Montford then relocated to Los Angeles, where she has focused on screenwriting, directing and producing. In addition to “Real Steel,” she has produced “Shoot ’Em Up,” starring Clive Owen, and “Splice,” starring Adrien Brody. She wrote and directed “While She Was Out,” starring Kim Basinger.

She is also producing numerous upcoming films, including “At the Mountains of Madness” with Guillermo del Toro and “Gala Dali” with Roger Avary.

Currently, Montford is finishing writing a pilot for Fox TV Studios and a second feature that she will direct.

Q:        What was the genesis of “Real Steel”?

 

Don Murphy:               We’re always looking for projects that take place in a world that’s like ours, but different. One of our pet projects is the true story of a guy named Charles Beaumont, who wrote for “The Twilight Zone” and lived a great life until he died of old age at 37. One of his best friends was Richard Matheson, which was how we found out about his story “Steel.”

 

Susan Montford:         We fell in love with “The Twilight Zone” episode “Steel” and the short story by Richard Matheson that it was adapted from. Then we found out that the film rights were available, optioned them and set the project up at DreamWorks.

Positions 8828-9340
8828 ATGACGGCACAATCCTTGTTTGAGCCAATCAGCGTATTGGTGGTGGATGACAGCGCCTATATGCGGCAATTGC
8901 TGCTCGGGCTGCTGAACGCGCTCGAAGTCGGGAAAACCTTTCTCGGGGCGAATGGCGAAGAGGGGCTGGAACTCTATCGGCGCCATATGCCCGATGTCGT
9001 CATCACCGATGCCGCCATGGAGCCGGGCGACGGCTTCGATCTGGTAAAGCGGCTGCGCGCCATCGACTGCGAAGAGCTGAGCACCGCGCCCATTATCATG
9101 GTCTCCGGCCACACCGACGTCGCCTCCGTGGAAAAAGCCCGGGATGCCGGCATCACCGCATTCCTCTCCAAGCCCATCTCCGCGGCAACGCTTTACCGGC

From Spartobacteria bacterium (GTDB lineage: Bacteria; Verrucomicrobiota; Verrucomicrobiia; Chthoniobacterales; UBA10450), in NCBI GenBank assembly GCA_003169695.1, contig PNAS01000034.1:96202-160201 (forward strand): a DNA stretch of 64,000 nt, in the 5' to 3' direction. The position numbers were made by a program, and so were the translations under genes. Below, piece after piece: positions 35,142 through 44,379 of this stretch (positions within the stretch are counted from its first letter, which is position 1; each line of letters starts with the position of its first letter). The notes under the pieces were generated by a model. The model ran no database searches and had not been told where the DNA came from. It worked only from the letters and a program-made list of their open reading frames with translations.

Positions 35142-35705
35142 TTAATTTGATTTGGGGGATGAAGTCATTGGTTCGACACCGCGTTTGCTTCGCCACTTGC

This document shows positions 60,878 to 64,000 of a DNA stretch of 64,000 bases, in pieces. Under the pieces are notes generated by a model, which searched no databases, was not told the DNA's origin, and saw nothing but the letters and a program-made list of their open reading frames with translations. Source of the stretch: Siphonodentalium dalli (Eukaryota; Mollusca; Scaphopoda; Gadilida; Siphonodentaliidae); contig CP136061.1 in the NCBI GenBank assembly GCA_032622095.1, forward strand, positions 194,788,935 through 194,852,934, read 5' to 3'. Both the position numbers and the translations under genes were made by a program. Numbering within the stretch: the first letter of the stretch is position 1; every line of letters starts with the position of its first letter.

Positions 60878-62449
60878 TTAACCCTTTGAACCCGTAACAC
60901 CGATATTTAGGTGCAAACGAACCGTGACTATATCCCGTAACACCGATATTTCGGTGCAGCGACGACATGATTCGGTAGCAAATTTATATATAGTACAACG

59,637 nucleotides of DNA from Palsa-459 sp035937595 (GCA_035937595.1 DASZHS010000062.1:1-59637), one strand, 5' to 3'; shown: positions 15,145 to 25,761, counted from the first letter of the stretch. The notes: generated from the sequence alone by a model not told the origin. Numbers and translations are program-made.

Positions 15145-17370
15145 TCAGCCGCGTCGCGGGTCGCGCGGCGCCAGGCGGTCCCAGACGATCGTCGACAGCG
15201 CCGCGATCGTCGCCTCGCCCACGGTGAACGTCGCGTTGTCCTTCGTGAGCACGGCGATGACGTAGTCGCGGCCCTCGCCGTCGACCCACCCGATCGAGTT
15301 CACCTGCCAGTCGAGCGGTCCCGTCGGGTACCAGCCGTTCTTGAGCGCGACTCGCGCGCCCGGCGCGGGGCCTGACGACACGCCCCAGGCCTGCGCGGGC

Don Murphy:               This project was a challenge, because the original script for “The Twilight Zone” episode was only 12 pages long. As we were figuring out how to adapt it and turn it into a feature film, we knew that we wanted to keep it in a near future where boxing is outlawed and a down-on-his-luck promoter of robot boxing gets one last chance at redemption.  There was a lot of room for us to play after that, otherwise the movie would only have been ten minutes long.

 

 

Q:        Shawn Levy is known for his comedies. As producers, what made it feel right to have him direct “Real Steel”?

 

Don Murphy:               Susan and I both felt that the humanity between the father, Charlie, and the son, Max, was the key to “Real Steel” that gave the story its heart. At a certain point, the movie felt like it was going to get made and we started making a list of people we had worked with before. Steven Spielberg proposed Shawn [Levy] and our initial reaction was kind of like, “This is going to be a funny movie now? I don’t understand.” Then we sat down with Shawn and from the very first lunch it became clear that he was the one to direct the film. He didn’t want to talk about how cool the robots were going to be or how we were going to do them.  That came later.  All he wanted to talk about was the relationship between Charlie and Max. The relationship had a very deep resonance for him.  We were also impressed with the job he did with the effects on “Night at the Museum.” He handled them beautifully.